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Arts and Culture Public Officials Breakfast 2015

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Showing blog posts tagged with "advocacy"

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"A strong arts and culture sector for a stronger community..." what does that mean to you? We have strong opinions as individuals, but one thing is clear; no matter what role you think arts and culture should play in our communities, those assets must be strong in order to perform any role at all. Megan Van Voorhis came out in full force last week to give you a flavor of her vision as our new president and CEO. That message was preceded by some incredible insights from two public leaders who care deeply about their communities and understand the unique roles arts and culture play in the lives of those they serve.

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Categories: advocacy, art therapy, Arts and Safety, Arts Education, artsandhealth, Economy, music therapy, Policy Makers, public policy | comments

On the Subject of Navel Gazing

What’s one of the best ways to find out what someone needs? Ask them.

Community conversations are a bit on trend these days, which we think is a good thing (asking people what they need instead of telling them what they need seems like a super idea for obvious reasons). Back in February of this year, we launched 4 public planning conversations to help inform our organizational direction. But CPAC isn’t the only organization going out into the field recently to collect community feedback on organizational work and practices. We’ve seen Gordon Square Arts District, Cleveland Neighborhood Progress, Cuyahoga Arts & Culture and the Cleveland Foundation all using similar methods to direct what they do and how they do it.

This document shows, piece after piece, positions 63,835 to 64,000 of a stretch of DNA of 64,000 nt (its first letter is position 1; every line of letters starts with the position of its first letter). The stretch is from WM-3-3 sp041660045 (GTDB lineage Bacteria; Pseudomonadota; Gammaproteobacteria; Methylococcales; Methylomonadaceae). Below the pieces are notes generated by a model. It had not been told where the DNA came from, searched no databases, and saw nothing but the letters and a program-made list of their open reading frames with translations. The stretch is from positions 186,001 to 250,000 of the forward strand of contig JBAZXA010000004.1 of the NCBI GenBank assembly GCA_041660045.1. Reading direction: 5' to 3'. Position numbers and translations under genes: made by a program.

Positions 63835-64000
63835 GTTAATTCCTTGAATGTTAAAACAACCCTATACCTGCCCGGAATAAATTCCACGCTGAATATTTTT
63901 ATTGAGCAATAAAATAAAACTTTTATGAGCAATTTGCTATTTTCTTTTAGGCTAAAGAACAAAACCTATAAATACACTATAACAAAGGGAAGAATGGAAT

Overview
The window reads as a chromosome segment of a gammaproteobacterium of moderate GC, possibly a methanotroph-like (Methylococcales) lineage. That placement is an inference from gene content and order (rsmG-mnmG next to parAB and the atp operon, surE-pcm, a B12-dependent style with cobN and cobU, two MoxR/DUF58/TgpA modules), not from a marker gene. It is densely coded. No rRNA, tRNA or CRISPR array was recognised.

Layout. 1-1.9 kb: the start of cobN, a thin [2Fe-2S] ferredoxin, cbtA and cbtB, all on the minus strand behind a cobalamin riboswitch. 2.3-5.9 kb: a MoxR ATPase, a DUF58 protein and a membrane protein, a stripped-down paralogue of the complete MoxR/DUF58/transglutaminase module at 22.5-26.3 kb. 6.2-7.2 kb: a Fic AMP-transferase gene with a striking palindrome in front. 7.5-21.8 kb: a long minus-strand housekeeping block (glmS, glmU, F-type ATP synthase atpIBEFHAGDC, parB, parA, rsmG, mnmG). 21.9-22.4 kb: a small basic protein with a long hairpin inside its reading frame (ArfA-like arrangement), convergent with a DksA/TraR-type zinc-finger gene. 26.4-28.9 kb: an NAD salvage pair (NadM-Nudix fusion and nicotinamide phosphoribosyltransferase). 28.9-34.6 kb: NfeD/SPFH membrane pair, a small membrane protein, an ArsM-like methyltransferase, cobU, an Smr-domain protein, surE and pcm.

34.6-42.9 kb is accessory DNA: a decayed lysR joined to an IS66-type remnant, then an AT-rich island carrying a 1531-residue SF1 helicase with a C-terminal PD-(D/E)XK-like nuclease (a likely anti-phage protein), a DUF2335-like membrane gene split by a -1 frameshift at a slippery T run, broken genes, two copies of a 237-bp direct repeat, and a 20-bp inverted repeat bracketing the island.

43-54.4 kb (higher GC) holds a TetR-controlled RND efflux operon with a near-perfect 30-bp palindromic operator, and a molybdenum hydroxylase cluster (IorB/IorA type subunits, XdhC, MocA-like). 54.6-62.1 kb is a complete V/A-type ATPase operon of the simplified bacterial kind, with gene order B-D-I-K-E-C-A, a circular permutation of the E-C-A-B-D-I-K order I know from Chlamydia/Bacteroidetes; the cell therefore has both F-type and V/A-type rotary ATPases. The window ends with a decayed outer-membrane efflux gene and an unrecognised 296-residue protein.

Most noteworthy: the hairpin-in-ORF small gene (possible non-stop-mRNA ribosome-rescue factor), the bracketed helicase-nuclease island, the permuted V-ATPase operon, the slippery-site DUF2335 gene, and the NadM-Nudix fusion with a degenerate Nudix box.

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Categories: advocacy, audience, connections, Education, funding, partnership, public policy, strategic planning | comments

Report from Capitol Hill

Earlier this week, I joined over 500 artists, arts administrators, arts educators and students in Washington, D.C. to advocate for favorable arts and cultural policy at the federal level. I have to confess, this is the first time I have ever been to the National Arts Action Summit and Arts Advocacy Day. My years of experience have demonstrated that the best relationships with public officials are built at home over time – long before you have to make an ask of them. What makes this year special, then? In short, for a second year in a row the President has proposed elimination of the National Endowment for the Arts – an action that would have material impact on the arts and society. Going to Washington would ensure I can sleep at night, knowing that I had left no advocacy opportunity vacant.

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Categories: advocacy, Arts Education, Connecting with Policy Makers, funding | comments

The Federal Tax Bill…And Us.

Over the weekend, a tax reform bill was passed by the U.S. Senate. Now, a conference committee has been charged with reconciling that bill with one previously passed by the U.S. House of Representatives. The objective is to produce a bill that the President can sign before December 25. There are a number of provisions that affect those of us working in nonprofits and public service. The Arts Action Fund has a helpful analysis of the bills and how the arts could be affected. We wanted to make sure that you are aware of a few of those provisions and to provide you with some resources to find out more information.

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Categories: advocacy, public policy, tax | comments

Integrating the Arts - Chicago's Ingenuity